ERNST LUDWIG KIRCHNER
Berlin Street Scene
Pastel, charcoal on ribbed handmade paper
Inv. No. 16069
67.7 × 49.3 cm
When Ernst Ludwig Kirchner, a member of the artists’ group »Die Brücke«, moved from Dresden to Berlin in 1911, modern city life became a central theme in his work, and the pictures he executed during this phase are now considered a high point in his artistic career. This pastel drawing of a Berlin street scene reflects the same preoccupations as a large number of paintings, other drawings and graphic works in which he took as his subject the hustle and bustle of the capital’s streets and squares, always adapting his manner of working to the special characteristics of whichever medium he was using.
The foreground of the scene is dominated by a configuration of three elongated figures that takes up the entire height of the picture surface: with rapid, dynamic strokes Kirchner describes a man wearing a hat and coat and two fashionably dressed women. Already the outfits of these ladies alone – hats with feathers, the extravagantly oversized jacket collar and the high-heeled shoes – give them a striking appearance. Their flamboyant poses and mask-like faces – emphasized by garish light-blue colouring as they scan their surroundings – identify them as cocottes. The jagged-edged shapes, abounding in acute angles, and the predominant colours – black, the turquoise of the costume, the violet of the client’s hat and trousers, but above all the sulphurous yellow of the light surrounding them – all combine to evoke an aggressive mood. Tellingly, a phalanx of men’s legs stretched out in parallel formation leads from behind the right-hand figure into the depths of the otherwise undefined space, a compositional element also present in the painting Friedrichstrasse (1914; Staatsgalerie Stuttgart). In Berlin Street Scene the sense of energyladen tension is conveyed with total immediacy by the vehement drawing style and the intensity of the pastel colours.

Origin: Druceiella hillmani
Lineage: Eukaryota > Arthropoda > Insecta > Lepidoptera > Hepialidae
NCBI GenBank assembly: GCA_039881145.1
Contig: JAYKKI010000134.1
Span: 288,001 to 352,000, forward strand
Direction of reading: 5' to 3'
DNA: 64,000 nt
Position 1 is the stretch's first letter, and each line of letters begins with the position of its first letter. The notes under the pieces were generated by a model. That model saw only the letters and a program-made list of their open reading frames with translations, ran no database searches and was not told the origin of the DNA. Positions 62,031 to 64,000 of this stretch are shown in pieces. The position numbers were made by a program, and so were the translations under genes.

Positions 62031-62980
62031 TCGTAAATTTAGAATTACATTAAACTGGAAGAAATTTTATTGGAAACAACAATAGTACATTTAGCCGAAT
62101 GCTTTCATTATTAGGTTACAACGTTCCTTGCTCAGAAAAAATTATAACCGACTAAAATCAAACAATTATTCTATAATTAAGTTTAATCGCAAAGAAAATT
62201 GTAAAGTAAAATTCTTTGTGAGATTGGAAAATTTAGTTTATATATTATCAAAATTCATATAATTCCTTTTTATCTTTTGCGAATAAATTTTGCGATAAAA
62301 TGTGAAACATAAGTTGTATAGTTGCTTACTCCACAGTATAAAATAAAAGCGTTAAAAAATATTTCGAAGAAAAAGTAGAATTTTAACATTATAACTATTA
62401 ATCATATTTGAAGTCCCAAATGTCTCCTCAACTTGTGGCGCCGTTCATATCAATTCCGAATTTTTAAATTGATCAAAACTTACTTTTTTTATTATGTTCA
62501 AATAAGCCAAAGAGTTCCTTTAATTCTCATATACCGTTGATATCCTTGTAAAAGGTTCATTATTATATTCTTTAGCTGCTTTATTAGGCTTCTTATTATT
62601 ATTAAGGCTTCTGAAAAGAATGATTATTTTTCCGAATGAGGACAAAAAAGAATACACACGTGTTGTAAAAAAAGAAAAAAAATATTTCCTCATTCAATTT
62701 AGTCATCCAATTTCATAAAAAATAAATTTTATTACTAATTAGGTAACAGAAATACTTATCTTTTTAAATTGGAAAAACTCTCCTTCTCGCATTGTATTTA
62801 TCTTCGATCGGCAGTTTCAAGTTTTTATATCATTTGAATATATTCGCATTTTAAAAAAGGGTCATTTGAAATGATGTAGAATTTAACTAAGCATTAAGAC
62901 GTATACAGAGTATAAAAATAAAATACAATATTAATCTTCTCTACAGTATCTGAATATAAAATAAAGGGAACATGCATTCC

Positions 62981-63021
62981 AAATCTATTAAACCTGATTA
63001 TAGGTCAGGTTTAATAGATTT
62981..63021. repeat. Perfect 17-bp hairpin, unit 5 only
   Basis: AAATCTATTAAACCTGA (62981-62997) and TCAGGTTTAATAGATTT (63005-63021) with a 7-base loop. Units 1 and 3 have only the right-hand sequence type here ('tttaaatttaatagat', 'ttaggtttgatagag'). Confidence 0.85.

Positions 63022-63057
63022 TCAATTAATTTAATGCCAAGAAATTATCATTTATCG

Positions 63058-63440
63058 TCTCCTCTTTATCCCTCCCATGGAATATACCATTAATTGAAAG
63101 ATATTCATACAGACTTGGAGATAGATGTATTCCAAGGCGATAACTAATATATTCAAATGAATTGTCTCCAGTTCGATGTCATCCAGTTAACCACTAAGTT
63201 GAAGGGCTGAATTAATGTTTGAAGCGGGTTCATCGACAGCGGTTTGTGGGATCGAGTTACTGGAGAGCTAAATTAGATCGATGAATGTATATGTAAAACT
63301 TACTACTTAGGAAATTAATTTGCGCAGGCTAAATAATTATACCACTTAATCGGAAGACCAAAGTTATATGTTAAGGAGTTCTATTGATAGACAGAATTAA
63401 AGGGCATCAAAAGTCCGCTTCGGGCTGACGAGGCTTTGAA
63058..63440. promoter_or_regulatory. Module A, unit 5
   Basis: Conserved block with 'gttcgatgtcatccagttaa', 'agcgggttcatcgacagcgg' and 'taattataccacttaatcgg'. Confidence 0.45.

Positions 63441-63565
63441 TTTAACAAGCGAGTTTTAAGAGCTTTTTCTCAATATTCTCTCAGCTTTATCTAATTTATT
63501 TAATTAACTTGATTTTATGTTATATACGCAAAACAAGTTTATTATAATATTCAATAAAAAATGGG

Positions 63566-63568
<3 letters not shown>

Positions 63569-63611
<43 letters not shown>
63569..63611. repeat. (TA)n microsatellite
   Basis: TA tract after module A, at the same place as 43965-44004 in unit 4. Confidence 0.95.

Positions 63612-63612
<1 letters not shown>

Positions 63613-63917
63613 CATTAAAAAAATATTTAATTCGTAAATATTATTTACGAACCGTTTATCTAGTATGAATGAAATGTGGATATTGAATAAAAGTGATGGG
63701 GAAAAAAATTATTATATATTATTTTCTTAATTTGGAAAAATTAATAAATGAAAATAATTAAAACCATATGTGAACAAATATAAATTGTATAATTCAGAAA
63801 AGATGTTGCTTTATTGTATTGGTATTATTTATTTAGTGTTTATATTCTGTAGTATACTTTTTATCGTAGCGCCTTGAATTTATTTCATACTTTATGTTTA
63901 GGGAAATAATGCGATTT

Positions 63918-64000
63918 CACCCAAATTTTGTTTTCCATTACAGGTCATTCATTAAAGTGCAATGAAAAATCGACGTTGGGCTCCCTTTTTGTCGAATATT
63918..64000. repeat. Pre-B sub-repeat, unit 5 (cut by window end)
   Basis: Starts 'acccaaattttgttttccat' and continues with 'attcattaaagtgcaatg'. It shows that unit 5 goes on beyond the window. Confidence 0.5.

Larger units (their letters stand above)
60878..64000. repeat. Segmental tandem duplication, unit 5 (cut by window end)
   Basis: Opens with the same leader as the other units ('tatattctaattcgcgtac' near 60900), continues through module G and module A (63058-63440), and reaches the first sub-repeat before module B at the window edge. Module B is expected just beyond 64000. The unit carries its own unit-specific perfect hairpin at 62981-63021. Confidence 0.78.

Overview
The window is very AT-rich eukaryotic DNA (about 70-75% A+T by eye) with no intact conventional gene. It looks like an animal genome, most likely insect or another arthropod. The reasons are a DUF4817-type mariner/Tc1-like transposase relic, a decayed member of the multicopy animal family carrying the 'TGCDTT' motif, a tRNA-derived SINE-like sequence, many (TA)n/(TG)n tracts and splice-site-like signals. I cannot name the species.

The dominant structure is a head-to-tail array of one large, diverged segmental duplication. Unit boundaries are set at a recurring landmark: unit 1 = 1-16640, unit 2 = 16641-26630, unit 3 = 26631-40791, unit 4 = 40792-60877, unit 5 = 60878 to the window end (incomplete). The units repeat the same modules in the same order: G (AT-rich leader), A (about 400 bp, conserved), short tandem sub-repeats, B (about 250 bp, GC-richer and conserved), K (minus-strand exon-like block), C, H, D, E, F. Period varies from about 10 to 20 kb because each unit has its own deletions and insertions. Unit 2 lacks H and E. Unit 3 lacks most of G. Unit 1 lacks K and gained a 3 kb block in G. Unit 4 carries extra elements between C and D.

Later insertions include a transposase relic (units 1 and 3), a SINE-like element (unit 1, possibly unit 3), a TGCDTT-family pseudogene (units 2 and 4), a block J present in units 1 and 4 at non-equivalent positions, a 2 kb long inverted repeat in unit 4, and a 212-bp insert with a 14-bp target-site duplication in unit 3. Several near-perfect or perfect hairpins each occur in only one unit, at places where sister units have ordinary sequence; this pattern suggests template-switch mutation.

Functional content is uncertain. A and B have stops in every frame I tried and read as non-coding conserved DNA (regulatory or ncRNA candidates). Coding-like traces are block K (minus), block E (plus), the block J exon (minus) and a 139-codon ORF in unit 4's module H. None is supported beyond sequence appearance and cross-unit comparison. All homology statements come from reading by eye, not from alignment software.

Kirchner’s perception of the provocative eroticism of urban civilization is very different from the natural, sensuous approach apparent in the works he had executed in Dresden and on the island of Fehmarn. The »Brücke« community of artists had broken up in 1913, by which time Kirchner held a place at the very centre of the Expressionist movement as a result of his work for the periodical Der Sturm. It is pictures like his drawing of the Berlin Street Scene that have shaped our image of the mood in that metropolis of Berlin on the eve of the First World War.
This pastel drawing once belonged to the collector Carl Hagemann, who remained a friend of the artist’s until the end of his life. It is thanks to the »Dr. Carl Hagemann Bequest« that the Städel Department of Prints and Drawings possesses one of the most significant collections of Expressionist art.
Ernst Ludwig Kirchner. Retrospective
23 April to 25 July 2010, Städel Annex, ground floor and upper level